efficiency and minimum ISI. The occupied bandwidth for a given alpha is
approximately equal to the sample rate times (1 + alpha).

BT, bandwidth time product
Filter BT, bandwidth time product, is the corresponding filter coefficient
used for Gaussian filters and describes the sharpness of the filter. Gaussian
filters typically use BT values between 0.3 to 0.5.

Measurement concepts
Now that you have learned some digital modulation basics and VSA
system theory, the next step is to learn about digital modulation analysis
measurement results and trace displays. The following examples show the
measurement results for a QPSK, quadrature phase shift keyed, modulated
signal with a 50 ksym/s symbol rate and a root raised cosine baseband filter
with alpha equal to 0.35. Quadrature means that the carrier signal shifts
between phase states that are separated by 90 degrees. The signal shifts in
increments of 90 degrees from 45 to 135, –45, or –135 degrees. QPSK has
four available states. Each state is assigned a binary value from 0 to 3, which
requires 2 bits per state, translating into 2 bits per symbol. Only two I and
two Q values are needed to produce the four states, satisfying the 2 bits per
state requirement.

Vector (or IQ) diagrams

The vector diagram, more commonly called an IQ diagram in digital
modulation, shows the recovered complex, I-Q baseband signal at all
moments in time. It shows the states and transitions between them as the
signal moves from symbol to symbol in time. A vector drawn from the origin
to a point on the vector diagram corresponds to the instantaneous voltage
at that instant in time.

Figure 2-11a shows an example IQ diagram for the QPSK modulated signal
mentioned earlier. The IQ diagram shows the 4 ideal state locations (indicated
by the crosshairs) positioned at 45, 135, –45, and –135 degrees, the detected
symbols, and the transitions between the symbols. The IQ diagram gives you
the peak-to-average voltage ratios and can be used to determine amplifier
compression among other things.

Vector diagram Constellation diagram

or IQ diagram
90° • Symbols 90°
Q • State locations
01 00 • Decision points 01
–1 v
Symbols outside the
circle exceed error limits

180 ° 0 ° (phase ref) 180° 0° (phase ref)

I –1 v –1 v
–1 v
Symbol trajectory 11 10 11 10
between states
270 ° 270°
(a) QPSK (b) QPSK

Figure 2-11. QPSK vector and constellation diagrams

Interpreting vector diagrams
When viewing signals in the I-Q plane, keep in mind that you are looking
at the signal amplitude and phase relative to the carrier. The unmodulated
carrier is the phase reference (0 degrees). In Figure 2-11, each of the detected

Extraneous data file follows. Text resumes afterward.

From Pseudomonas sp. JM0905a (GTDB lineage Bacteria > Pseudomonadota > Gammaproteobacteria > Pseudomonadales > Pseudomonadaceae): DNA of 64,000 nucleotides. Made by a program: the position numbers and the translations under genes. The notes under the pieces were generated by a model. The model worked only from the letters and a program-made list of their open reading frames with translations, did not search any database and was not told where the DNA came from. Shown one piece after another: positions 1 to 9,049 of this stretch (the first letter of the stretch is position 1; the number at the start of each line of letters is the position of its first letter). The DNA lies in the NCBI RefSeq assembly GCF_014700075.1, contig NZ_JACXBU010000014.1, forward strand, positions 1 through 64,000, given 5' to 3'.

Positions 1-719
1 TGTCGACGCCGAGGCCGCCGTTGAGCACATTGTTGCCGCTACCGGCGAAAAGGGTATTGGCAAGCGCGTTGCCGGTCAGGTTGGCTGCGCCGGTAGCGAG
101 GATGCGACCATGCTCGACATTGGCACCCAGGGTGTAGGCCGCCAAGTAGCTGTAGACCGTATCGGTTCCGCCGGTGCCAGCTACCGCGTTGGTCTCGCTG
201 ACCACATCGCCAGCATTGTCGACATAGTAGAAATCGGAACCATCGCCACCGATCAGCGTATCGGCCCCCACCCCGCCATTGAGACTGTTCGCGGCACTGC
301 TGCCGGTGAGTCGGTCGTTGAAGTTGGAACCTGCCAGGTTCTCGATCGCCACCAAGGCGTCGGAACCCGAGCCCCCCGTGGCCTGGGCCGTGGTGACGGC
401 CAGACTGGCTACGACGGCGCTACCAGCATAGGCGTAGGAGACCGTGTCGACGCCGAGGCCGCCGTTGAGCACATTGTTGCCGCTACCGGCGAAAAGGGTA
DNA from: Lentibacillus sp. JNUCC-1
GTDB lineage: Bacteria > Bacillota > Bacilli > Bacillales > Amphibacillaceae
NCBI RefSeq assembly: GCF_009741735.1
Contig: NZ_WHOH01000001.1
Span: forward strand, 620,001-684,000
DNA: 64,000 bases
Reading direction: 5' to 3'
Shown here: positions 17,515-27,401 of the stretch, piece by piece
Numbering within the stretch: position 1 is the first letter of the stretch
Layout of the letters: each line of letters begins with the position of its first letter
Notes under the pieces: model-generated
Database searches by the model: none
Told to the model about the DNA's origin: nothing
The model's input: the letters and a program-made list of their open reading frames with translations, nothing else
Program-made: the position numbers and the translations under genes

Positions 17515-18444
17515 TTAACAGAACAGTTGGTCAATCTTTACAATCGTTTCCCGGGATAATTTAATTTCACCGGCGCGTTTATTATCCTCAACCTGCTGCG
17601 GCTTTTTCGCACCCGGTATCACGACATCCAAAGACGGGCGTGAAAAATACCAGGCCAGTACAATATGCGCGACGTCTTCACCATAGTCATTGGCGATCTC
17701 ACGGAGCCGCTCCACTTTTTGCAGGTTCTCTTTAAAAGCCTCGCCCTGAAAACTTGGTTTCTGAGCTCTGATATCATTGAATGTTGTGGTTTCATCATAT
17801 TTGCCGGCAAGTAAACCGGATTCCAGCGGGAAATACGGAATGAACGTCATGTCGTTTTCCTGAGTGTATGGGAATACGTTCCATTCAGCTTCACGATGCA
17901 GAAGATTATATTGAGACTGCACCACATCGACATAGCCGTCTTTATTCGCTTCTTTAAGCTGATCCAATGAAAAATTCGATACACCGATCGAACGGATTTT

symbols modulate the carrier at differing amplitudes and phases relative
to the unmodulated carrier, but at the same frequency as the carrier. If the
detected symbols were at different frequencies than the unmodulated carrier,
they would appear to move as they continuously gain or lose phase relative
to the unmodulated carrier. Also, digital modulation is a 3-dimensional
measurement, modulation in terms of its I (in-phase) and Q (quadrature)
components versus time. The IQ diagram is only a 2-dimensional display, so
the time parameter, which cannot be seen, is perpendicular to the I-Q plane
(or CRT screen).

Constellation Diagram
Figure 2-11b shows the constellation diagram for the same QPSK signal. The
constellation diagram shows the carrier magnitude and phase synchronous
with the symbol clock. The measurement points are commonly referred to
as detection decision points and represent the detected symbols. It is similar
to the I-Q diagram, without showing the transition traces between states.

Ideally all symbols should appear as a single point centered at the ideal
state location (indicated by the crosshairs). The ideal state is where symbols
occur if your signal is without error. However, signal impairments and other
modulation errors cause deviations and the symbols will disperse and
surround the ideal state location. The VSA allows you to put definable error
limit circles around the ideal states. Showing the actual detected symbols
versus the ideal states gives you a visual indication of the quality of your
signal. Constellation diagrams help identify such signal impairments as
amplitude imbalance, quadrature error, or phase noise.

Error vector magnitude (EVM)

The most widely used modulation quality metric in digital communications
systems is error vector magnitude (EVM). The error vector is the vector
difference at a given time between the ideal reference signal and the measured
signal. See Figure 2-12. The error vector is a complex quantity that contains
a magnitude and phase component. It is important not to confuse the
magnitude of the error vector with the magnitude error, or the phase of
the error vector with the phase error.

I-Q tude
i Error
Q gn r
ma erro vector

EVM [n] = I err[n]2 + Q err[n]2

Q err red EVM
where [n] = measurement at e asu
the symbol time I-Qm Phase Ø
error Error vector
I err = I ref - I meas phase
Q err = Q ref - Q meas I-Q re ference
I err
Figure 2-12. Error vector magnitude (EVM); difference between actual measured signal and ideal
reference signal

EVM is defined as the root mean square (rms) of the error vector over time
at the instants of the symbol clock transitions. By convention, EVM is usually
normalized to either the amplitude of the outermost symbol or the square
root of the average symbol power. The EVM measurement and the various
related data results are sensitive to any signal impairment that affects the
magnitude and phase trajectory of a signal for any digital modulation format.